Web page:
By Michael Huthwaite, Founder and CEO at FinanceSeer LLC
The long-standing narrative of Enterprise Performance Management (EPM/CPM) has been squarely focused on the effort to steer organizations away from spreadsheets by embracing Enterprise Performance Management suites (i.e. platforms).
Yet, the dirty secret that is rarely spoken about is that most organizations continue to remain heavily reliant on spreadsheets even after spending huge sums of money on EPM solutions.
So, why are so many organizations still deeply dependent on spreadsheets? The answer to this question lies at the Edge.
Any network, whether it be a social network or a computer network has activity occurring on both a centralized (core) and decentralized (edge) level. This is because data live in the Core, but it’s often conceived at the Edge.
Information that is managed at the Core level tends to represent data that can be highly leveraged (i.e. reused or accessed by others). Examples of Core data might be the latest forecast for an established product line or business unit.
Conversely, Edge level data tends to represent high-growth opportunities, which is often the life blood for your organization’ s future. An example of Edge level data might be the evaluation of a new investment/acquisition opportunity or the risk assessment of a big swing in the market (a proverbial black swan).
Despite the distinct differences between Core and Edge, you’ll never eliminate the symbiotic relationship that they share. Therefore, in order to optimize the overall network, it’s best that organizations take a holistic view by addressing the need to harmonize both the Core and Edge.
The concept of “core and edge” has been well documented for decades. The notion exists in many technical areas, including, but not limited to Enterprise Performance Management.
Recent proliferations of “core and edge” harmonization can be seen with the rise of Mobile, the Internet of Things (IoT) or Wearable technology. In all three cases, it’s the people and devices that operate at the Edge that creates incremental value while the centralized or Core infrastructure acts to leverage or unify an established ecosystem. In my opinion, this helps explains why as individuals, we are often hopelessly addicted to our devices and mobile apps. Our brains pick up on the perceived incremental value that we create at an Edge level, while the Core level helps organize and maintain our lives over time through robust centralized infrastructure.
In general, the tell-tail-signs of Core and Edge look like this:
At the Core level, technologies are often marketed as “platforms” and require a great deal of IT involvement and specialized Admin to operate. Furthermore, these solutions tend to have the higher number of users, remain relatively static in their configuration and to a large degree focus on database storage (often associated with a “single version of the truth”).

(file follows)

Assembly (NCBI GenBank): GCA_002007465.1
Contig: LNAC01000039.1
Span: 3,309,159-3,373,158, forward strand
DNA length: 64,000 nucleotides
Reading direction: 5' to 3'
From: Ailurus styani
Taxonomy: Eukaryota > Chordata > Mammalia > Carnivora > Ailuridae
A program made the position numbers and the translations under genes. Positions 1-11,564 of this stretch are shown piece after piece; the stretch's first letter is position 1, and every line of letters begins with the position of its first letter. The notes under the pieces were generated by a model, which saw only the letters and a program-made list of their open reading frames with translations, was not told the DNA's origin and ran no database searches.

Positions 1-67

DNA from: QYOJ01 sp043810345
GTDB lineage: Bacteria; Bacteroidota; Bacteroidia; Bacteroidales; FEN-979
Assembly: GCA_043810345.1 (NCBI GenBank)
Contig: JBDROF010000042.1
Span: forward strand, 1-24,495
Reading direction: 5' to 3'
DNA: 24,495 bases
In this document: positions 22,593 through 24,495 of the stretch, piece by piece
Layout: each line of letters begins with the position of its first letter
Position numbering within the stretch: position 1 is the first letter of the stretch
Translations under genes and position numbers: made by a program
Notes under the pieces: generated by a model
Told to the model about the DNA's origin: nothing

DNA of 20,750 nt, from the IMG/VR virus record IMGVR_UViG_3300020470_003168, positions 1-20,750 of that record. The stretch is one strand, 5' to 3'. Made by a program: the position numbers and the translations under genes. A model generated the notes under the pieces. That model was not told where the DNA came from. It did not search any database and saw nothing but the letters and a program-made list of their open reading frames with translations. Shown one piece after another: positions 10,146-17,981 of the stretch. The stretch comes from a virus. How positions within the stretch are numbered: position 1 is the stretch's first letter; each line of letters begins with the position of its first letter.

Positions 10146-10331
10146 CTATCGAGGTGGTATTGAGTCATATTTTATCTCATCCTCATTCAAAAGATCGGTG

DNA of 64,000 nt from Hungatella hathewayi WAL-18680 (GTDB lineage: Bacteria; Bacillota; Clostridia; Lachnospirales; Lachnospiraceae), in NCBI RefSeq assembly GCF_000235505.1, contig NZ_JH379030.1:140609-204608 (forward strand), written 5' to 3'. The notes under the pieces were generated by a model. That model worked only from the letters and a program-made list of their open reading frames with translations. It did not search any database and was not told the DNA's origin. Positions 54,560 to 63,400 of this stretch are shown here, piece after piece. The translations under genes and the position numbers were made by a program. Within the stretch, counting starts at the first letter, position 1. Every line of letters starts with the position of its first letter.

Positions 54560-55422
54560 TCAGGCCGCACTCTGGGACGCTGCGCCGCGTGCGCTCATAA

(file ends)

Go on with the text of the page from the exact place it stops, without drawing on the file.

Conversely, Edge level applications are just that, applications. They’re not platforms per-se, but self-service solutions that focus on supporting small teams of individuals working together to drive new ideas. Edge level applications are typically installed locally (much like a smartphone app or a desktop application). These applications are not web portals that enable users to enter and submit data, but rather, highly focused solutions that enable end-users to evaluate or try alternative configurations in order to maximize value creation.
In addition to having full control of these Edge level applications, end-users must also have the ability to freely share their ideas and findings among their small team of peers in order to build consensus. The speed and fluidity at which these business processes occur mean that IT and System Admins aren’t directly involved, but their ability to indirectly enforce governance must remain in place, if the ecosystem is to thrive.
Edge level data differs from Core level data because the business processes occurring at the edge simply don’t require data to be centrally stored or accessed at such an early stage. Rather, the speed and flexibility of the data is what enables end-users to think more creatively and begin the process of building credibility around that data.
Integration is quite literally the silent partner in the Core and Edge Paradigm. Integration is often, but not always, managed by IT or System Admins and often requires stronger technical skills that are not necessary for end users. A great deal of intelligence and validation must go into establishing a strong integration approach. Integration includes data mapping, but should also include a broader range of communication between the Core and Edge.